If you love to listen to music online and have an account on Last.fm website, your account details may have compromised in a data breach that leaked more than 43 Million user personal data online.
Last.fm was hacked in March of 2012 and three months after the breach, London-based music streaming service admitted to the incident and issued a warning, encouraging its users to change their passwords.
But now it turns out that the Last.fm data breach was massive, and four years later the stolen data have surfaced in the public.
The copy of the hacked database obtained by the data breach indexing website LeakedSource contained 43,570,999 user records that were originally stolen from Last.fm on March 22, 2012, according to timestamps in the database.
The leaked records include usernames, hashed passwords, email addresses, the date when a user signed up to the website, and ad-related data.
Wait! Have you visited The Hacker News early this week? We reported about the Dropbox massive data breach that had also occurred in 2012, which let hackers get their hands on online cloud storage accounts of more than 68 Million users.
People Are Still So Bad At Picking Passwords
But what makes the Last.fm hack much worse is the weak security measures the website used to store its users’ passwords.
Lat.fm stored its users’ passwords using MD5 hashing – which has been considered outdated even before 2012 – and that too without any Salt, a random string added to strengthen encrypted passwords that make it more difficult for hackers to crack them.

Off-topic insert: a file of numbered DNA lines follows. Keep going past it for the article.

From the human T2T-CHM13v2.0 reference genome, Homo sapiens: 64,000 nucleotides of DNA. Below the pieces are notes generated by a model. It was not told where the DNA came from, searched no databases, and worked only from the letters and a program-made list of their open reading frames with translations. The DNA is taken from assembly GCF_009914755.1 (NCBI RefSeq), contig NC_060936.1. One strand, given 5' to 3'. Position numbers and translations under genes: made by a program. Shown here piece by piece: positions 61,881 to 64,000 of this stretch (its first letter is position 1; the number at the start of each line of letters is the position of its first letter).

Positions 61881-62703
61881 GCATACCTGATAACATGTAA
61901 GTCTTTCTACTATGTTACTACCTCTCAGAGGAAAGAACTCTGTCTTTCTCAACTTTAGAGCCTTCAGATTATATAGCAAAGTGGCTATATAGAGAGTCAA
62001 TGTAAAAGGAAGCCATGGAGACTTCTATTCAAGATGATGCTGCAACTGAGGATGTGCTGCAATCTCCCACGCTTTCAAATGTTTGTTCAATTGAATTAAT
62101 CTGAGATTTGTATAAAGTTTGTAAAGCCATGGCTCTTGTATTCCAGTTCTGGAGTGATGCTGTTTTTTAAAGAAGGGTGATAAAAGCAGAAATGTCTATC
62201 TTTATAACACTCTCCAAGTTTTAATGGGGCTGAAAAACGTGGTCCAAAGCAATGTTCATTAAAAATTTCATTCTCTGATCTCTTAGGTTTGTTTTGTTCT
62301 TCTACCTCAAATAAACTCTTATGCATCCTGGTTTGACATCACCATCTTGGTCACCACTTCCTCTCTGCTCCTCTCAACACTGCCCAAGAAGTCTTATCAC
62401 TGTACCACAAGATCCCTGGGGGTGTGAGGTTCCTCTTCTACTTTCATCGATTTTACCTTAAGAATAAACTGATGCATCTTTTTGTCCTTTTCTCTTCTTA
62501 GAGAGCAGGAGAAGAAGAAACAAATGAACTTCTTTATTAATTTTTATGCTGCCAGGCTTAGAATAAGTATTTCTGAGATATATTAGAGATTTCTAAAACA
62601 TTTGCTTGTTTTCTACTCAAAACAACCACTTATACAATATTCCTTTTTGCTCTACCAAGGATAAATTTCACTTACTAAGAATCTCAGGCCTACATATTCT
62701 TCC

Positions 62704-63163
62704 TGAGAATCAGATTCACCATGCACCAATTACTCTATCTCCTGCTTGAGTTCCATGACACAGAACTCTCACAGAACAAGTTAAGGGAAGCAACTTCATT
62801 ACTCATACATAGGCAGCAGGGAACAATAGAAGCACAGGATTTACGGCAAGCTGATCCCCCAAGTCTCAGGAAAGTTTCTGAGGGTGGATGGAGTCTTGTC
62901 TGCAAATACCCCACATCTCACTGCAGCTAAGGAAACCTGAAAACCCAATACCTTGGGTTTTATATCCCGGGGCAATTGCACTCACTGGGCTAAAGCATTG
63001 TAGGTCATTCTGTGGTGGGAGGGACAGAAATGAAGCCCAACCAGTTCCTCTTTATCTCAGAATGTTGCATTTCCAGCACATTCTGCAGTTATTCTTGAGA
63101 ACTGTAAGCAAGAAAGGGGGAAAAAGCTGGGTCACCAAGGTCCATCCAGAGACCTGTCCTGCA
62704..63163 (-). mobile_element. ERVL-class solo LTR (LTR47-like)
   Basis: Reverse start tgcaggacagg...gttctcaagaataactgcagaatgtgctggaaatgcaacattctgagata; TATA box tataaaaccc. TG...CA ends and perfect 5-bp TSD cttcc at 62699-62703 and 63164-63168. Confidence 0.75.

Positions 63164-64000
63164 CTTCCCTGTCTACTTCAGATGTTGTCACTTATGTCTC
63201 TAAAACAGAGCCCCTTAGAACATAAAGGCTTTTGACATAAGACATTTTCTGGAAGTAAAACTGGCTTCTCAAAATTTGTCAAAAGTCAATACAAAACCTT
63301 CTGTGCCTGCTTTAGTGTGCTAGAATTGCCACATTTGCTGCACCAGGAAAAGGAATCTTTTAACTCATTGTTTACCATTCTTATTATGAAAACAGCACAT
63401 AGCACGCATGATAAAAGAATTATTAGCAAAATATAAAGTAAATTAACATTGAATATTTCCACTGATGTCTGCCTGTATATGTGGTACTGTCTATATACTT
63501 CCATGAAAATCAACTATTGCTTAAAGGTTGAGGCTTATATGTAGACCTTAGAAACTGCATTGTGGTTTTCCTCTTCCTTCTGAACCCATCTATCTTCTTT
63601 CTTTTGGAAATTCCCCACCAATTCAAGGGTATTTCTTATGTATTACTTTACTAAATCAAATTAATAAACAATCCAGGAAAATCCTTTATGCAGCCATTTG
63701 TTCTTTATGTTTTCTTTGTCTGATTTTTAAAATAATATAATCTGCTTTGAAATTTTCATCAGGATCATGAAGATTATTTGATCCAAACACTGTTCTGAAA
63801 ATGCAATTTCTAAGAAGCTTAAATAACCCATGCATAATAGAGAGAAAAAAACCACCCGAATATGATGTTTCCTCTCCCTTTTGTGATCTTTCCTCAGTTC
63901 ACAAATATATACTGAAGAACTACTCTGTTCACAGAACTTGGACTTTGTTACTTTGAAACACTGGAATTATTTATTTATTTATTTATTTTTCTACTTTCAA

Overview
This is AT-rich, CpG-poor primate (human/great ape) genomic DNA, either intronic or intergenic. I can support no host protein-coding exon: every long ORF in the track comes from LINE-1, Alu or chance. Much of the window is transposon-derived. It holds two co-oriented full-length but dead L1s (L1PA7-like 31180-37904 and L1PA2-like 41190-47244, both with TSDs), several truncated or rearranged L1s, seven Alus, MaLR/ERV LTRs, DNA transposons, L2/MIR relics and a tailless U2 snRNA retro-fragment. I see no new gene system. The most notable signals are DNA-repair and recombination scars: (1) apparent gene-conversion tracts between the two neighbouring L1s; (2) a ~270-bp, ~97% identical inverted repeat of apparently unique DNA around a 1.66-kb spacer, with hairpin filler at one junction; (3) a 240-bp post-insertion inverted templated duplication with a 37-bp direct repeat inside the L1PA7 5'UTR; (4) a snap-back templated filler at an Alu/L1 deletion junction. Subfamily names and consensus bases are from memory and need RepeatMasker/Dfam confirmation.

LeakedSource says it took them just 2 hours to crack 96% of all the passwords included in the Last.fm data dump, which is possible due to the use of an unsalted MD5 hashing system to store passwords.
"This algorithm is so insecure it took us two hours to crack and convert over 96 percent of them to visible passwords," LeakedSource said in its blog post. adding that it recently significantly invested in its own "password cracking capabilities for the benefit of our users."And guess what? Last.fm's analysis of the password reveals that the most popular passwords users kept securing their accounts were extremely weak.
- 255,319 people used the phrase 123456
- 92,652 used 'password' as password
- Almost 67,000 used 'lastfm'
- Around 64,000 used 123456789
- 46,000 used 'qwerty'
- Almost 36,000 used 'abc123'
Last.fm is the latest to join the list of "Mega-Breaches," that revealed in recent months, when hundreds of Millions of online credentials from years-old data breaches on popular social network sites, including LinkedIn, MySpace, VK.com and Tumblr, were sold on the Dark Web.
Change your passwords for Last.fm account as well as other online accounts immediately, especially if you are using the same password for multiple sites.
Moreover, make use of a good password manager to create complex passwords for different websites and remember them.
We have listed some of the best password managers that could help you understand the importance of password manager as well as choose one according to your requirement.